In The Great LIFE Photographers, one of my very favorite photography books, the most compelling images for me are those that feature people. Former LIFE photographer John Loengard opened his introduction to the book by writing, “Photographers working for LIFE like to photograph the world around them, especially the people in it and what those people do.”
Alfred Eisenstaedt, who Loengard called “the dean of LIFE photographers, if we had a dean,” famously said, “It’s more important to click with people than to click the shutter.”
In their brief bio that appears with the section on Eisenstaedt’s work in The Great LIFE Photographers, the book’s editors glowingly wrote:
Eisenstaedt never lost his childlike interest in things and people, in what made them what they were. He would put his subjects at ease, then get up close and take a few pictures—he didn’t need roll after roll—then it was on to the next person, the next happening, tirelessly pursuing the heart of the matter that he saw so easily and wanted very much for us to see too.
Eisenstaedt joined LIFE in 1963 as one of the magazine’s four original staff photographers, and he stayed there until 1972. His work is first rate, as one can plainly see in this collection of his photography from Paris in 1963, for example.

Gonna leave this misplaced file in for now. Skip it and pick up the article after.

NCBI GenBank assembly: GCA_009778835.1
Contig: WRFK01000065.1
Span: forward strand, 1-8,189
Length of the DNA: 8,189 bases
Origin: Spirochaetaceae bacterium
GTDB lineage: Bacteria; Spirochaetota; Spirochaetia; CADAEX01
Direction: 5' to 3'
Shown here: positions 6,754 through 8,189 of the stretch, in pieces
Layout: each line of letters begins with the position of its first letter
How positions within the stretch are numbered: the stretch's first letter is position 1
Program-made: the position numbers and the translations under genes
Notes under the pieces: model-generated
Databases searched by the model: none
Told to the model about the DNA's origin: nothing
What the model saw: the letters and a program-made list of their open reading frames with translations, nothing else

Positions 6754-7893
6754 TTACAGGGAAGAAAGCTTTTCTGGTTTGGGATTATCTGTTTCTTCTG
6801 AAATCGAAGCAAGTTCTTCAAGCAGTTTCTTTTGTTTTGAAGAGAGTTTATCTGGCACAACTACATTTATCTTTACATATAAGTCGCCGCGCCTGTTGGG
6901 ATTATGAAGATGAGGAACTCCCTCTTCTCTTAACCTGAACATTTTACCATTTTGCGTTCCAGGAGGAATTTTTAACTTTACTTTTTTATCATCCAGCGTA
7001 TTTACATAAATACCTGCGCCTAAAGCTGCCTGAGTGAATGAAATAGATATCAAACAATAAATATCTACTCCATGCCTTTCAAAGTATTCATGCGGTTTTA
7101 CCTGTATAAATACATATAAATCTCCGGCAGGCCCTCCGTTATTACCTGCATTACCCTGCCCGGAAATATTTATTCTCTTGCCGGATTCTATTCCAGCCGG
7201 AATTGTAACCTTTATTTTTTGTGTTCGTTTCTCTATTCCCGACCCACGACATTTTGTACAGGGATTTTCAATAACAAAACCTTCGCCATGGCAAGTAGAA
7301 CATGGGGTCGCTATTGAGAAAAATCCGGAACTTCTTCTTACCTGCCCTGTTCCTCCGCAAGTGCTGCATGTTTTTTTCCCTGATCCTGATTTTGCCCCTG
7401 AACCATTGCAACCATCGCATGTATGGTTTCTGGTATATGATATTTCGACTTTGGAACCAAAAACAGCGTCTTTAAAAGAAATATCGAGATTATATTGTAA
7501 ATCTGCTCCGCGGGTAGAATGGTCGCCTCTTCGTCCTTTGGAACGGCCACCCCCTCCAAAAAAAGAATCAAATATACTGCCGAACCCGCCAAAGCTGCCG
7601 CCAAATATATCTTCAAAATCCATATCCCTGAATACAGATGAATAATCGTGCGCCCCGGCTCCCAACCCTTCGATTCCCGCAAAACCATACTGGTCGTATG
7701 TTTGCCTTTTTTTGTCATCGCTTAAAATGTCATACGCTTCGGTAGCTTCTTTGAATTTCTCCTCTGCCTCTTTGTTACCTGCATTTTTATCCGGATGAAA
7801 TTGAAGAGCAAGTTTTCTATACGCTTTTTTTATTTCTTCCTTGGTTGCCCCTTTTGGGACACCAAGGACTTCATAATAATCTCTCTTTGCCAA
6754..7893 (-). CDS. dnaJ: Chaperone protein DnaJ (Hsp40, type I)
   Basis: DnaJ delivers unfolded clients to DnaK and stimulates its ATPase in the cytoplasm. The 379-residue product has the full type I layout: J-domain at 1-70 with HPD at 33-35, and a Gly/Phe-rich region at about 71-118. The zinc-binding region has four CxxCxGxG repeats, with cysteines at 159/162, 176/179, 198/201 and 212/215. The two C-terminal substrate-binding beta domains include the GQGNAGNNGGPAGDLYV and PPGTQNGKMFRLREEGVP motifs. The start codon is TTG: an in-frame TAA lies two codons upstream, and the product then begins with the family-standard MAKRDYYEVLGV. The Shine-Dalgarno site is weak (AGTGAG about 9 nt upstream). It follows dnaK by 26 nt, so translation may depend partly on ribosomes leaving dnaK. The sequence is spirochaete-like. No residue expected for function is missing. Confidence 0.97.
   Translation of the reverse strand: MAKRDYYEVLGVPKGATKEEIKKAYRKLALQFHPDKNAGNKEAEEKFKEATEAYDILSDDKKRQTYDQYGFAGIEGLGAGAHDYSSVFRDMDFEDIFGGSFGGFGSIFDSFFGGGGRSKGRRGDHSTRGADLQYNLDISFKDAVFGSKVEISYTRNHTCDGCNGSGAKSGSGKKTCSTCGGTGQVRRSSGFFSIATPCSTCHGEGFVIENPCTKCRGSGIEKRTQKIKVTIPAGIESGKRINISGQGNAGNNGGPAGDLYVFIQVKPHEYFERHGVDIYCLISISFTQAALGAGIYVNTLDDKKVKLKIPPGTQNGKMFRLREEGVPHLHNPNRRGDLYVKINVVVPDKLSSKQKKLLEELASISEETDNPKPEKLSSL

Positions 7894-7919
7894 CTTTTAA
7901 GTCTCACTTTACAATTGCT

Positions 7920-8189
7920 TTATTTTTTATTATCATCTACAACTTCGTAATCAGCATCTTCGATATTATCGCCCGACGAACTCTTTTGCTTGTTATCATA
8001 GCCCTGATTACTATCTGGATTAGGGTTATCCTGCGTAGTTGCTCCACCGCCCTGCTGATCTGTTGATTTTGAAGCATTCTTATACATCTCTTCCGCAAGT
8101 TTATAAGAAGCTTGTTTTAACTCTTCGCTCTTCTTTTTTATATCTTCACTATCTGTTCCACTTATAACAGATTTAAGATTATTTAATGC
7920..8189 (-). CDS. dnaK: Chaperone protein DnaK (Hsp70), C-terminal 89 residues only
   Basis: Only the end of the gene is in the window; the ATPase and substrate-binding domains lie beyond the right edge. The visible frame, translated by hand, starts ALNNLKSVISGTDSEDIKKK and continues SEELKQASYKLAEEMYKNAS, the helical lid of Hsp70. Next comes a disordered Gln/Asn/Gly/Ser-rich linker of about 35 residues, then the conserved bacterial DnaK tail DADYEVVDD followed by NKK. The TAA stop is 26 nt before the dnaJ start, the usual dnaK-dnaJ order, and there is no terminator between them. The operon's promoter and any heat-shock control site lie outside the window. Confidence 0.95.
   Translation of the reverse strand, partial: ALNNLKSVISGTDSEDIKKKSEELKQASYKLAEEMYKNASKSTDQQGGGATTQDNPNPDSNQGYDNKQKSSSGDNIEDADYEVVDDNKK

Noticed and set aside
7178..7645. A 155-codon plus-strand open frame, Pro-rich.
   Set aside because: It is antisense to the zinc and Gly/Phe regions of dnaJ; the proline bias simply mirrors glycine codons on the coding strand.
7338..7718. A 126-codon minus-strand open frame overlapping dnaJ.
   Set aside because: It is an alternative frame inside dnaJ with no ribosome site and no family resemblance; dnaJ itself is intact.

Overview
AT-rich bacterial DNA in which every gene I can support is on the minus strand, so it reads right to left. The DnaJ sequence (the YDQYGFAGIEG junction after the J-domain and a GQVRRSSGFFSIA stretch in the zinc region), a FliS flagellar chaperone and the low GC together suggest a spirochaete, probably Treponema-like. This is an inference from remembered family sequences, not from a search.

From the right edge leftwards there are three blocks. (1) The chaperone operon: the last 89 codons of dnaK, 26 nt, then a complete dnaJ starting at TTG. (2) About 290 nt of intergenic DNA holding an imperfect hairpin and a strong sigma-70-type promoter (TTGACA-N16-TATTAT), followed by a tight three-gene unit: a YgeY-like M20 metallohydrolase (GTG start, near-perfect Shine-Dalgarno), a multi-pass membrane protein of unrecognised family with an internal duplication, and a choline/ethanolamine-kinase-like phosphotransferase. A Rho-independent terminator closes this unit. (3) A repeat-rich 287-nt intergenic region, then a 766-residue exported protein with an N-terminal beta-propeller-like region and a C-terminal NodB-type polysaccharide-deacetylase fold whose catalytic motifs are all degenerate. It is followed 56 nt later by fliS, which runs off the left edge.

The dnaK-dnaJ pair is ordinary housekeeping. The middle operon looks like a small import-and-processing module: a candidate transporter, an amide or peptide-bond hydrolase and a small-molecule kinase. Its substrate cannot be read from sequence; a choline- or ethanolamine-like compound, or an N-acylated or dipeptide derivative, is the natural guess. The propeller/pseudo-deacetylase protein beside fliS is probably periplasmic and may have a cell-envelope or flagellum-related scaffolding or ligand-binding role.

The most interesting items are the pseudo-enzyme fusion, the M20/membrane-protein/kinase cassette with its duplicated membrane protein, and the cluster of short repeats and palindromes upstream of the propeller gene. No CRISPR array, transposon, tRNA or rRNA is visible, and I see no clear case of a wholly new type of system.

What I’ve read about taking pictures of people is by no means limited to The Great LIFE Photographers. I have several books on my shelf that offer tips and advice on how to make candid images of people effectively. Time and again I’ve read how important it is to establish relationships with people in order to win their trust and get good people shots.
I am indeed a great admirer of people photography.
But I have a confession: I’ve never been much of a people person.
Is it possible to have an interest in people photography without being a people person?
Maybe this is a matter of me being an admirer of something I’m not good at. I enjoy listening to beautiful classical piano without being much of a pianist myself. I appreciate a good painting without being anything remotely resembling a fine art painter.
At bottom, though, I’ve always been more comfortable flying under the radar and working behind the scenes.
Does that mean I can’t do meaningful photography involving people? Does that mean that my shyness is something I need to overcome?
I don’t think so. One thing I’ve been doing lately in my street photography is setting people in context of their surroundings, using a variety of techniques to blur out or otherwise obscure their faces, and so forth. I like a lot of photographs I’ve taken along these lines.
The Great LIFE Photographers also has a section on Andreas Feininger, who shot for LIFE magazine as a staff photographer from 1943 to 1962. The book’s editors introduced him this way: “LIFE’s photographers were known for their images of people, but Feininger was a profound exception.” He was “not at all a people-person,” and with a “chilly single-mindedness” he preferred to work “without any interference.” To be sure, he demonstrated a mastery of photography both in a technical and a compositional sense. But he was simply not like most of his colleagues at LIFE.
If the quality of his photography isn’t reason enough, I love Feininger’s work all the more because of his personal character, which I can completely relate with.
In his 1965 book The Complete Photographer, Feininger articulated his own approach to photography (pp. 325-326):